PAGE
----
Vegan Alcohol

What alcoholic drinks can vegans drink?

This is another one that non-vegans are always surprised about when I tell them… Many alcoholic drinks, particularly beers and wines, are not suitable for vegans or vegetarians. This is usually due to the products that are used to filter or clarify the drinks, such as gelatine (boiled bones, tendons and skin), isinglass (fish swim bladders), egg albumen or milk products such as casein.

Unfortunately, manufacturers are not required to state on the packaging whether or not these products have been used. They’re not considered ingredients (they’re processing aids), and in any case, alcoholic drinks are also not required to list their ingredients.

Where to find vegan suitable drinks

Wines: Co-op and Sainsbury’s are very good at labelling their vegan wines as suitable for vegans. I’ve been told Waitrose do the same, but haven’t been to check for myself. Independent off licences (i.e. proper ones that know their products) sometimes label which wines are suitable for vegans, and some off-licence chains have vegan wine lists.

Beers: In supermarkets some beers, particularly Real Ales, will be labelled if they are suitable for vegans. As far as I am aware, isinglass (from fish) is the only non-vegan filtering agent used to clarify beer, so if a beer says suitable for vegetarians it’s highly likely to be suitable for vegans too, unless it’s a speciality beer which has honey as an ingredient. The Vegan Society’s Animal Free Shopper website and book have details of some vegan beers and other drinks, including many of the mainstream brands found in pubs.

Other drinks: Cider is sometimes clarified with gelatine and spirits may or may not involve animal-derived processing aids, unfortunately it’s often a case of checking with the manufacturer of individual products to find out. Soft drinks are usually vegan but watch out for any which contain beta-carotene (orange-coloured drinks) as this may use gelatine as a carrier but not say so on the label, or pink-coloured drinks containing E120/carmine/cochineal, as this colouring is made from crushed beetles.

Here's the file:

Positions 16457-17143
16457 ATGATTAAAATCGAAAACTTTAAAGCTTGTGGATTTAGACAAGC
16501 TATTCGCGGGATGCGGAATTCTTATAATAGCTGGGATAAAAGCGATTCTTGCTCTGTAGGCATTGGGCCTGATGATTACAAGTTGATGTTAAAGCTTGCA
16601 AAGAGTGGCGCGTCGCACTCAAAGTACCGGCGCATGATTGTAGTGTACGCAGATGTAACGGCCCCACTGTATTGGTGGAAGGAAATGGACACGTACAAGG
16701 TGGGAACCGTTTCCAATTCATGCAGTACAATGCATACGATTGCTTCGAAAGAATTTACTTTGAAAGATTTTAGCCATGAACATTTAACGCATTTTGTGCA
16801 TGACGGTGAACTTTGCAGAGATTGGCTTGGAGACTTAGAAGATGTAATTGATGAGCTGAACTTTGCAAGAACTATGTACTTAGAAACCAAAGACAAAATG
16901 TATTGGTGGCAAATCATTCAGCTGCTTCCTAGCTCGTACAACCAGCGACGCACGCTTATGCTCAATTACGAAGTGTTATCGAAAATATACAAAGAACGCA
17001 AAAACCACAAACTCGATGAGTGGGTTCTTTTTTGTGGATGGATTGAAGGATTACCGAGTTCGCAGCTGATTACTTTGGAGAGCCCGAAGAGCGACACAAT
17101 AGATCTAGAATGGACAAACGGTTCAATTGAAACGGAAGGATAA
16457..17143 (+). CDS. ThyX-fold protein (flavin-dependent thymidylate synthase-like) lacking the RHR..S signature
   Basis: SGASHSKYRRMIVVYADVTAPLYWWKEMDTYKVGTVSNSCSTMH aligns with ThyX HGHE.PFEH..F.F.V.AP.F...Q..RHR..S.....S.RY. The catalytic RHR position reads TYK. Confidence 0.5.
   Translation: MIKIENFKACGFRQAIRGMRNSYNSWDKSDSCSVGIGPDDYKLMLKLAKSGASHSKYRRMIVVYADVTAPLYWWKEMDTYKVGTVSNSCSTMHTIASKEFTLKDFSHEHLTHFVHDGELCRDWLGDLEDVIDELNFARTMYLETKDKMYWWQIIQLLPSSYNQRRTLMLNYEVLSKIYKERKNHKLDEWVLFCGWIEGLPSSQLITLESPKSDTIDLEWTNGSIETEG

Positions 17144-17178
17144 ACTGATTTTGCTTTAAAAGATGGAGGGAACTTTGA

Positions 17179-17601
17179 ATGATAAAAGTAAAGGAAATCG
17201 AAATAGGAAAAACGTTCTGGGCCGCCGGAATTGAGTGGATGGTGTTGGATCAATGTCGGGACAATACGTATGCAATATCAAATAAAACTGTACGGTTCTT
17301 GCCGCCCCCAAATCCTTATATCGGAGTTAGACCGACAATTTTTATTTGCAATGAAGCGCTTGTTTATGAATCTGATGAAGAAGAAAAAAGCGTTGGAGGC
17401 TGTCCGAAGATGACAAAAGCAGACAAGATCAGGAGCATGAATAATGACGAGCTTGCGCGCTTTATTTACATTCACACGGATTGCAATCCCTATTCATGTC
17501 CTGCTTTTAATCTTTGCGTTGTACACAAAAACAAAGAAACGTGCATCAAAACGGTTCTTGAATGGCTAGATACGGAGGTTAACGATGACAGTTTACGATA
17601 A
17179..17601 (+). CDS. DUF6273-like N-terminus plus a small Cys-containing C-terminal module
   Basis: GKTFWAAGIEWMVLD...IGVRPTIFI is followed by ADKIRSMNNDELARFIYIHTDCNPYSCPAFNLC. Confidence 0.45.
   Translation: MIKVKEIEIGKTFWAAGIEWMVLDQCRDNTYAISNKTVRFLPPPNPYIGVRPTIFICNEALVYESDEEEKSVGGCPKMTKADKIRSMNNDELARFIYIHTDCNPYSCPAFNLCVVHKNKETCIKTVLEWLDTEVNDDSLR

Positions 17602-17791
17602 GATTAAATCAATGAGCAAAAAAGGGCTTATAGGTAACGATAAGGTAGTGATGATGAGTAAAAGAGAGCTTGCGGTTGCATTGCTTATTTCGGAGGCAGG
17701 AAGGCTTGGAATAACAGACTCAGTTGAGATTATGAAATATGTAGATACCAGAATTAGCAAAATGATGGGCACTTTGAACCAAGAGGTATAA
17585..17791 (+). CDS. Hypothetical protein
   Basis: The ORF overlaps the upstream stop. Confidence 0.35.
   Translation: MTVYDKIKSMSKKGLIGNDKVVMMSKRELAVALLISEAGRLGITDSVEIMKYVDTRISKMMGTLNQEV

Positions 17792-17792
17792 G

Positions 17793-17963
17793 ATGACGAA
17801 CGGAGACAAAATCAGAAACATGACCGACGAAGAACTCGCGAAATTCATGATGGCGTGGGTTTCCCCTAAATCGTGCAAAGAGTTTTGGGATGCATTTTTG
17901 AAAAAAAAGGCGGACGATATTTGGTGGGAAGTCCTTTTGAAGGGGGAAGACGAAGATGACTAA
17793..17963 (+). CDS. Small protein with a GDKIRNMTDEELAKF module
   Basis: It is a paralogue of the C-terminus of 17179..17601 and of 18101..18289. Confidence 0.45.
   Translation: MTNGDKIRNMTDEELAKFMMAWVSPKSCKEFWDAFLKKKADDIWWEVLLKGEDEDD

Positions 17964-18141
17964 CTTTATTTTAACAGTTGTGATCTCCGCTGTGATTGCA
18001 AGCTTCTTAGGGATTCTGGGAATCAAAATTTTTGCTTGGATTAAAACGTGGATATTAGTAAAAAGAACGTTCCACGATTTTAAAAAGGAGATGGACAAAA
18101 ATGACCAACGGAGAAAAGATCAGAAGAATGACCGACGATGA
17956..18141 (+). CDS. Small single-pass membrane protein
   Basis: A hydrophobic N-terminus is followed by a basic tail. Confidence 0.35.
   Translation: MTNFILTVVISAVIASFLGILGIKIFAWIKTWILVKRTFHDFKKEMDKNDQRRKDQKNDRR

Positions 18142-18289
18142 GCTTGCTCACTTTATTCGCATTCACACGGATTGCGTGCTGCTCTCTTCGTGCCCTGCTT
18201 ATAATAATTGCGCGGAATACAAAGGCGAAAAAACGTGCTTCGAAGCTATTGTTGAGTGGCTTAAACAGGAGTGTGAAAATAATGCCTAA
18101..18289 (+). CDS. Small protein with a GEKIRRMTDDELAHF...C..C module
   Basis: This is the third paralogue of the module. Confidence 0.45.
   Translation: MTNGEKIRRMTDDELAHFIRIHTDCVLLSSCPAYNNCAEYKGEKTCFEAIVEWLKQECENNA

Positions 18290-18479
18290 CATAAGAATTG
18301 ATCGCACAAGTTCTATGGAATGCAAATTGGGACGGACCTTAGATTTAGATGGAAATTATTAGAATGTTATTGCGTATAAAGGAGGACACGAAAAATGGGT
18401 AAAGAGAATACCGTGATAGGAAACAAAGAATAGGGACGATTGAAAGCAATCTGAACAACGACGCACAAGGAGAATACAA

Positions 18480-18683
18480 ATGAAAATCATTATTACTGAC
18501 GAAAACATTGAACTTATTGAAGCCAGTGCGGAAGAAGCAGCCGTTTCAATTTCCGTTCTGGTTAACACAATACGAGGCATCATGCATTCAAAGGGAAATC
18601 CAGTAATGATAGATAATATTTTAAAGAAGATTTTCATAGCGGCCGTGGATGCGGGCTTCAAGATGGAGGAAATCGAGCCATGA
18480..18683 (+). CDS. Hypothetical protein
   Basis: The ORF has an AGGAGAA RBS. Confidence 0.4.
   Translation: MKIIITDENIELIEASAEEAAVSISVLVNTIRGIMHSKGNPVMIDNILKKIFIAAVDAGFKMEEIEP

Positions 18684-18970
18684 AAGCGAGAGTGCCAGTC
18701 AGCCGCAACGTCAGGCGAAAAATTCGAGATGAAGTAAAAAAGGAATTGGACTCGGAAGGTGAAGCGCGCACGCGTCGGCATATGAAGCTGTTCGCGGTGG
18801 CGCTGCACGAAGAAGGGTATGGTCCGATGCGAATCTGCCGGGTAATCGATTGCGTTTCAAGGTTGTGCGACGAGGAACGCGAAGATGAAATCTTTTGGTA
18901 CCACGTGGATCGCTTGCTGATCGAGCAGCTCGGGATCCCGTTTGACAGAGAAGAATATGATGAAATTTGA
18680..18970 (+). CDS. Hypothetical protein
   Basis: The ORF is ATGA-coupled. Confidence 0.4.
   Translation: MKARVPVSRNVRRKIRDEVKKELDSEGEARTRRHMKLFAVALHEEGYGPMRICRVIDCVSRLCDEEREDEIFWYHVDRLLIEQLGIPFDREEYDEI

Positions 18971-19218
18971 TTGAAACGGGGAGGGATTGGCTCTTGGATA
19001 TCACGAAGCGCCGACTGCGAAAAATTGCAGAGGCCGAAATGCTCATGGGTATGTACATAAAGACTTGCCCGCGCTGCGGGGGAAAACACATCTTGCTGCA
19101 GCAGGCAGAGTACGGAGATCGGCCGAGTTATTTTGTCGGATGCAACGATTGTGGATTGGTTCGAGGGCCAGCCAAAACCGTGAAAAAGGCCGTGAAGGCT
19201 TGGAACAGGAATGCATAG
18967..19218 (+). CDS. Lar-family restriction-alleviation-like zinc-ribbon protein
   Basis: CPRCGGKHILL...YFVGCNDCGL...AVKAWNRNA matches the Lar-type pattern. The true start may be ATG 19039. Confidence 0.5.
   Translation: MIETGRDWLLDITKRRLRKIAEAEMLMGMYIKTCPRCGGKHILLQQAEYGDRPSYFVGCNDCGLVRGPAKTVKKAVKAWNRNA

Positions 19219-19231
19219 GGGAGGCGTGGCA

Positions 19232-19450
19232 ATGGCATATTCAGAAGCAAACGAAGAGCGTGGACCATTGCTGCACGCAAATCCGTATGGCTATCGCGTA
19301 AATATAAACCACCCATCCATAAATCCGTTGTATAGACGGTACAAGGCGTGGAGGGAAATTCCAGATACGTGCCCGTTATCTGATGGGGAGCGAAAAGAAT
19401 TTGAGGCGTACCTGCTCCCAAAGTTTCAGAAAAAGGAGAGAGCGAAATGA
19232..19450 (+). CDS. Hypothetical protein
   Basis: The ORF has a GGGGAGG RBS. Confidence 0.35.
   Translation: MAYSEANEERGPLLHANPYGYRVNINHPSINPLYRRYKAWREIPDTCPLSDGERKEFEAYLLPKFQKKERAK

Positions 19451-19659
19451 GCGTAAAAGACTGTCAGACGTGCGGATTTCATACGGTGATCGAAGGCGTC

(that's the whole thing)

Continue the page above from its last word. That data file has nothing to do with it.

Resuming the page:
Vegetarian wholefoods stores will sometimes sell vegan wines and beers, or you can mail order from places such as Vintage Roots or Vinceremos.

Trying to find out if a drink is vegan

Sometimes the customer services department/store staff will not have a clue what you mean when you ask if a drink is suitable for vegans (“but it’s wine, of course it’s vegan, it’s just made from grapes”) and sometimes you have to explain what you mean. The ones who do know what you mean may try and tell you that it’s still suitable for vegans even though animal products are used in the manufacture of the product, because the processing aid is removed from the finished product before it is bottled. This doesn’t make any difference as to whether or not it’s vegan, if animal products were used in the manufacture then it’s not suitable for vegans. (As one of my vegan friends puts it, “you can’t give the swim bladder back to the fish afterwards!”).

There are a few vegan alcohol lists kicking about on the internet, but if you refer to any of these do check the date when the information was obtained, as some of the information is several years old and companies do change their manufacturing methods…


From an early age Rick would rather pick up a carrot than a sausage. Not a vegetarian, but would like people to think he was.

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